40. Descriptive Correlational Studies • Although researchers often focus on understanding the causes of behaviors, conditions, and situations, sometimes they can do little more than describe relationships without comprehending causal pathways. أحيانا يمكن أن تفعل أكثر من وصف العلاقات دون فهم مسارات سببية. • Many research problems are cast ألقى in noncausal terms. • We ask, for example, whether men are less likely than women to bond with their newborn infants, not whether a particular configuration of sex chromosomes caused differences in parental attachment. ونسأل ، على سبيل المثال ، إذا كان الرجال هم أقل عرضة من النساء لالسندات مع أطفالهن حديثي الولادة ، وليس ما إذا كان تكوين معين من الصبغيات الجنس سبب الاختلافات في الحجز الوالدية.

41. Descriptive Correlational Studies • Unlike other types of correlational research—such as the cigarette smoking and lung cancer investigations— the aim of descriptive correlational research is to describe the relationship among variables rather than to infer cause-and-effect relationships. بدلا من أن نستنتج السبب والنتيجة العلاقات. • Descriptive correlational studies are usually cross-sectional.

42. Example of a descriptive correlationalstudy • Morin(2002) described the relationship between body image perceptions of postpartum African-American women on the one hand, and their weight (based on the body mass index) on the other. • Irrespective of body mass category, women usually considered themselves larger than they were.

43. Univariate Descriptive Studies • Some descriptive studies are undertaken to describe the frequency of occurrence of a behavior or condition rather than to study relationships. • For example, an investigator may wish to describe the health care and nutritional practices of pregnant teenagers.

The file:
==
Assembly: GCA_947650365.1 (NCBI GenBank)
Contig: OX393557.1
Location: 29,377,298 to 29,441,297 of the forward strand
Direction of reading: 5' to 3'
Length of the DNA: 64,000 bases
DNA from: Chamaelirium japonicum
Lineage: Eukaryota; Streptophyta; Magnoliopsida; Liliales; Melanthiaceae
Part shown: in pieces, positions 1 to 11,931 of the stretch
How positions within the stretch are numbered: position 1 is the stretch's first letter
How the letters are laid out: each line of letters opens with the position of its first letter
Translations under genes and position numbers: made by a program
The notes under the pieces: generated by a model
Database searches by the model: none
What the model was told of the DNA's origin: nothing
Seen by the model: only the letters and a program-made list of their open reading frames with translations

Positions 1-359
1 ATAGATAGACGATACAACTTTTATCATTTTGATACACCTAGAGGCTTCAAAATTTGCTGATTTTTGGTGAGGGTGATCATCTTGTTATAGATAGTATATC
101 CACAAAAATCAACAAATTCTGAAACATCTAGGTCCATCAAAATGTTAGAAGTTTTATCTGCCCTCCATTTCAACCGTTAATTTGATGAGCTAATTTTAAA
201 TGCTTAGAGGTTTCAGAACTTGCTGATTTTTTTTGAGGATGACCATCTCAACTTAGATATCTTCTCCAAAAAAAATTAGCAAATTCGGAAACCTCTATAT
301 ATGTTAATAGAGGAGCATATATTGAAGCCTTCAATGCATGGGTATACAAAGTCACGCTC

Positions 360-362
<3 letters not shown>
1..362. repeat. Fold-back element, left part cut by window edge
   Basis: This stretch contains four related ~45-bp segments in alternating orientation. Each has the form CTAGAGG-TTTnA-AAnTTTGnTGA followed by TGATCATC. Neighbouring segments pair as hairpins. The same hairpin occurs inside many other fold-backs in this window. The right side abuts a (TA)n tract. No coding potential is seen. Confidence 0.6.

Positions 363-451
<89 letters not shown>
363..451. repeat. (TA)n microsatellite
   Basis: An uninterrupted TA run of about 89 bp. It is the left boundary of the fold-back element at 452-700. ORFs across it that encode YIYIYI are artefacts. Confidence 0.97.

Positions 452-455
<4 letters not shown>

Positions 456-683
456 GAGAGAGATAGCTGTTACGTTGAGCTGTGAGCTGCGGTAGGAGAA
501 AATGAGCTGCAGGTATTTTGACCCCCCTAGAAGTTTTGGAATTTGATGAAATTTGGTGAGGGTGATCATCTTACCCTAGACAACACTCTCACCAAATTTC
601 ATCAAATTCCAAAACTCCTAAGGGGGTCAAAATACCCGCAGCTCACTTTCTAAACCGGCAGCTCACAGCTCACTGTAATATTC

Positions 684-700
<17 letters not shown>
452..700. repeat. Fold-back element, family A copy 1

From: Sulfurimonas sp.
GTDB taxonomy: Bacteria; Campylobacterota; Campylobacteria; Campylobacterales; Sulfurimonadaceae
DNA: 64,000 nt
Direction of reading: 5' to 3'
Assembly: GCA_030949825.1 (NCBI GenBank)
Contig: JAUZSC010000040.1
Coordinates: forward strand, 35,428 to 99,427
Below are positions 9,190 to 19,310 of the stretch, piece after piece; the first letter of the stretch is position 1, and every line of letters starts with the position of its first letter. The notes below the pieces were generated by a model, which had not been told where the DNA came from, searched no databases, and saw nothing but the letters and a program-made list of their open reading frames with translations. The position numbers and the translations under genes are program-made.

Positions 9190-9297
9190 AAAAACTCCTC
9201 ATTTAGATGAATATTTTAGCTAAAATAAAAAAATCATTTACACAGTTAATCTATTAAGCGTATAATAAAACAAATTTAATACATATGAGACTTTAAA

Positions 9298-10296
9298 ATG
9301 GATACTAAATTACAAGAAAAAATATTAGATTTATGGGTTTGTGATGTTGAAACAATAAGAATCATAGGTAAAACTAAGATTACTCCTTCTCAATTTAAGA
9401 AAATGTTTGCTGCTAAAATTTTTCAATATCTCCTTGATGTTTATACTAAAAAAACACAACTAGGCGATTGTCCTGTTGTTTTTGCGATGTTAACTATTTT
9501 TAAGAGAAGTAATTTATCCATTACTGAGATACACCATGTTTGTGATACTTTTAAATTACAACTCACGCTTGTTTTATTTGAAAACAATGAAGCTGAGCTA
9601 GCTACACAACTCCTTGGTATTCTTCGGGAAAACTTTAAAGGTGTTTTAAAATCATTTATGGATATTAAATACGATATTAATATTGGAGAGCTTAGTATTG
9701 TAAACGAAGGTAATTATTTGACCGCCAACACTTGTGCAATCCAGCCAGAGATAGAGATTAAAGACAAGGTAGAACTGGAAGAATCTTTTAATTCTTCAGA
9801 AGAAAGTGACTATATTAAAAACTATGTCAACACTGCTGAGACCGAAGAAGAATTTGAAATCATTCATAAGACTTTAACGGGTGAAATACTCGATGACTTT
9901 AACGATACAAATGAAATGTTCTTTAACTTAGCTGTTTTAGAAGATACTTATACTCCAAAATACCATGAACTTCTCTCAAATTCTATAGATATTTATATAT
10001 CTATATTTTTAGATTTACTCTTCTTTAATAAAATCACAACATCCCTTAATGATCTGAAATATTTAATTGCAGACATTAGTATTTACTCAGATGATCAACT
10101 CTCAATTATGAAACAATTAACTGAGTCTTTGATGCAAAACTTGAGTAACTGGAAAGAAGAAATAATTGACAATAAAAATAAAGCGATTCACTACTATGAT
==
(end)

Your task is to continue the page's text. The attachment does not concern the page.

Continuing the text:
44. Univariate Descriptive Studies • Univariate descriptive studies are not necessarily focused on only one variable. For example, a researcher might be interested in women’s experiences during menopause. • The study might describe the frequency of various symptoms, the average age at menopause, the percentage of women seeking formal health care, and the percentage of women using medications to alleviate symptoms. • There are multiple variables in this study, but the primary purpose is to describe the status of each and not to relate them to one another.

45. Prevalence studies • Two types of descriptive study from the field of epidemiology are especially worth noting. • Prevalence studies are done to determine the prevalence rate of some condition (e.g., a disease or a behavior, such as smoking) at a particular point in time. • Prevalence studies rely on cross sectional designs in which data are obtained from the population at risk of the condition. • The researcher takes a “snapshot” of the population at risk to determine the extent to which the condition of interest is present.

46. The formula for a pointprevalence rate (PR) is: • Number of cases with the condition or disease at a given point in time/ Number in the population at risk of being a case x K • K is the number of people for whom we want to have the rate established (e.g., per 100 or per 1000 population). • When data are obtained from a sample (as would usually be the case), the denominator is the size of the sample, and the numerator is the number of cases with the condition, as identified in the study. عندما يتم الحصول على البيانات من عينة (كما هي الحال عادة) ، والقاسم هو حجم العينة ، والبسط هو عدد الحالات مع شرط ، على النحو المحدد في الدراسة.

47. If we sampled 500 adults aged 21 years and older living in a community, administered a measure of depression, and found that 80 people met the criteria for clinical depression, then the estimated point prevalence rate of clinical depression per 100 adults in that community would be 16 per 100.

48. Incidence studies are used to of developing new cases measure the frequency • Longitudinal designs are needed to determine incidence because the researcher must first establish who is at risk of becoming a new case—that is, who is free of the condition at the outset.